Garlic is a common household ingredient that some people use to relieve toothache pain.
Allicin, which is the main compound in garlic, has a strong antibacterial effect that may help kill the bacteria in the mouth that lead to cavities and tooth pain.
Simply chewing a clove of garlic and allowing it to sit near the tooth may help relieve pain. That said, the taste of raw garlic can be too strong for some people, so this may not be the right solution for everyone.
Tooth decay is a very common cause of a toothache. Tooth decay may lead to cavities if a person does not receive treatment.
Cavities occur when acids and bacteria break through the enamel and eat away at the delicate tissues inside the tooth. This can expose the nerve, causing mild-to-severe pain.
Sinus infections may also cause toothache in some people. This symptom occurs as the infection drains from the head. Symptoms such as pain and pressure from the infection may hurt more at night.
Other potential causes for a toothache include:
- losing a filling
- dental abscesses
- trauma to the jaw
- a wisdom tooth or adult tooth coming in
- food stuck in the teeth or gums
- grinding the teeth at night
- gum disease
Toothaches can be painful in the day, but they may seem to get worse at night.
One reason that this may occur is because when a person is lying down, blood rushes to the head. This extra blood in the area may increase the pain and pressure that people feel from a toothache.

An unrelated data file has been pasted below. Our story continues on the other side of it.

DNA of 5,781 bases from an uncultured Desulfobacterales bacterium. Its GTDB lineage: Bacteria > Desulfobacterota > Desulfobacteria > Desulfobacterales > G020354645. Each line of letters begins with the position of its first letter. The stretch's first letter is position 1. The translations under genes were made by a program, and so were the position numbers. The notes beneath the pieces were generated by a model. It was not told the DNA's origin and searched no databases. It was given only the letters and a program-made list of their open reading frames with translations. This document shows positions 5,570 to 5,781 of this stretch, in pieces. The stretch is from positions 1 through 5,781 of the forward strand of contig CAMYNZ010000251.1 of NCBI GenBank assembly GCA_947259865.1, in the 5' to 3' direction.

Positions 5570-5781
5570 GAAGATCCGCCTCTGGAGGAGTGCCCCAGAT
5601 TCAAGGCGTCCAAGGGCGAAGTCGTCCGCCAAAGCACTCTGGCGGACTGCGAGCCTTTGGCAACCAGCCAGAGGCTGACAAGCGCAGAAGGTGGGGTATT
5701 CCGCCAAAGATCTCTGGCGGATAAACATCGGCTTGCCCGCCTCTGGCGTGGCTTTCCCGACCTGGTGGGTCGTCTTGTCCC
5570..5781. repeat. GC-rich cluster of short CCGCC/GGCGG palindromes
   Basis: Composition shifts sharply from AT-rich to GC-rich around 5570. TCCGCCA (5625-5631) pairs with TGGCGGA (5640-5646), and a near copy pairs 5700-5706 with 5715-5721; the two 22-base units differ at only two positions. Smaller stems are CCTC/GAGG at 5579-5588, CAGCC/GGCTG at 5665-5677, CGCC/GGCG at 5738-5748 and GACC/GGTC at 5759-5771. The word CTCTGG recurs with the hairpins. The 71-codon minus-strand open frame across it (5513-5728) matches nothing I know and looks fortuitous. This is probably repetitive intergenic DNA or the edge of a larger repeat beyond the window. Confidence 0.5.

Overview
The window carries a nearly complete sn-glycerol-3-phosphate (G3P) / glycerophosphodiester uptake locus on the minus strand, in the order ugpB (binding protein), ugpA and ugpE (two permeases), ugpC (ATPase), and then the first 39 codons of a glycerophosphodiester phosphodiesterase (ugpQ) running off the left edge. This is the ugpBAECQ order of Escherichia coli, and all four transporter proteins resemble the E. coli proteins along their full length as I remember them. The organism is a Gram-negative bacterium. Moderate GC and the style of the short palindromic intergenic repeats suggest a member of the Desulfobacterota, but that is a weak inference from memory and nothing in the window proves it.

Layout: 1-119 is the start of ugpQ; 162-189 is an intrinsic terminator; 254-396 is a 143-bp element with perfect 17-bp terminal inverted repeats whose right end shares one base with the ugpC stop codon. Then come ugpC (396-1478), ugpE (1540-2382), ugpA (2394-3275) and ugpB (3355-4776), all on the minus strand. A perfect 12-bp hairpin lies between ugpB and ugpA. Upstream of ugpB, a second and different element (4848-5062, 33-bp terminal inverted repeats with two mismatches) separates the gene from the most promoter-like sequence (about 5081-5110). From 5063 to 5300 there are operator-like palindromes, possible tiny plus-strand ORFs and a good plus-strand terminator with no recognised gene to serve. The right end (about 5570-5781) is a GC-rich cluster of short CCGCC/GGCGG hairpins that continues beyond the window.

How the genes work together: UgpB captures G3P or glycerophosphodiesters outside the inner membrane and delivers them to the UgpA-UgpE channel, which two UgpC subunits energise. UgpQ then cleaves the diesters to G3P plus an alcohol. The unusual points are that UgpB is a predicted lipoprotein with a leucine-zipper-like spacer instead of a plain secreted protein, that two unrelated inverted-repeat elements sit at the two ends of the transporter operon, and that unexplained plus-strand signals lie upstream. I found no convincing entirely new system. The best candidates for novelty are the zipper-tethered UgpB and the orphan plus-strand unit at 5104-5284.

Another reason why many aches feel worse at night is because there are fewer distractions. With little else to focus on but the toothache, a person may find it difficult to fall asleep.
People with a toothache at night should see a dentist as soon as possible. Any home remedies are only for temporary relief.
If the toothache also comes with other signs of an infection, a person may need antibiotics to clear out the infection.
When a cracked or decaying tooth is causing the pain, a person should see their dentist. They will be able to find a permanent solution.
Ignoring the signs of tooth decay, such as an aching tooth, may lead to more serious issues, including abscesses, gum disease, and tooth loss.
Dealing with a toothache is a painful experience. Although many home remedies can provide temporary relief and help a person get some sleep, they are not permanent solutions.
Anyone who experiences a toothache for longer than 1 or 2 days without symptoms of a sinus infection should see a dentist for a full diagnosis and treatment.
They may need to clean out a cavity or consider more serious options, such as root canals or tooth extractions.
Some of the home remedies in this article are available in stores and online:
- Shop for ibuprofen.
- Shop for cold compresses.
- Shop for medicated ointments.
- Shop for hydrogen peroxide.
- Shop for peppermint tea.
- Asl, M. K., et al. (2013). Analgesic effect of the aqueous and ethanolic extracts of clove.
- Bayan, L., et al. (2014). Garlic: A review of potential therapeutic effects.
- Huynh, N. C.-N., et al. (2016). Rinsing with saline promotes human gingival fibroblast wound healing in vitro.
- Jesudasan, J. S., et al. (2015). Effectiveness of 0.2% chlorhexidine gel and a eugenol-based paste on postoperative alveolar osteitis in patients having third molars extracted: A randomised controlled clinical trial [Abstract].
- Rashed, H. T. (2016). Evaluation of the effect of hydrogen peroxide as a mouthwash in comparison with chlorhexidine in chronic periodontitis patients: A clinical study.
- Singh, R., et al. (2015). Antibacterial and antioxidant activities of Mentha piperita L.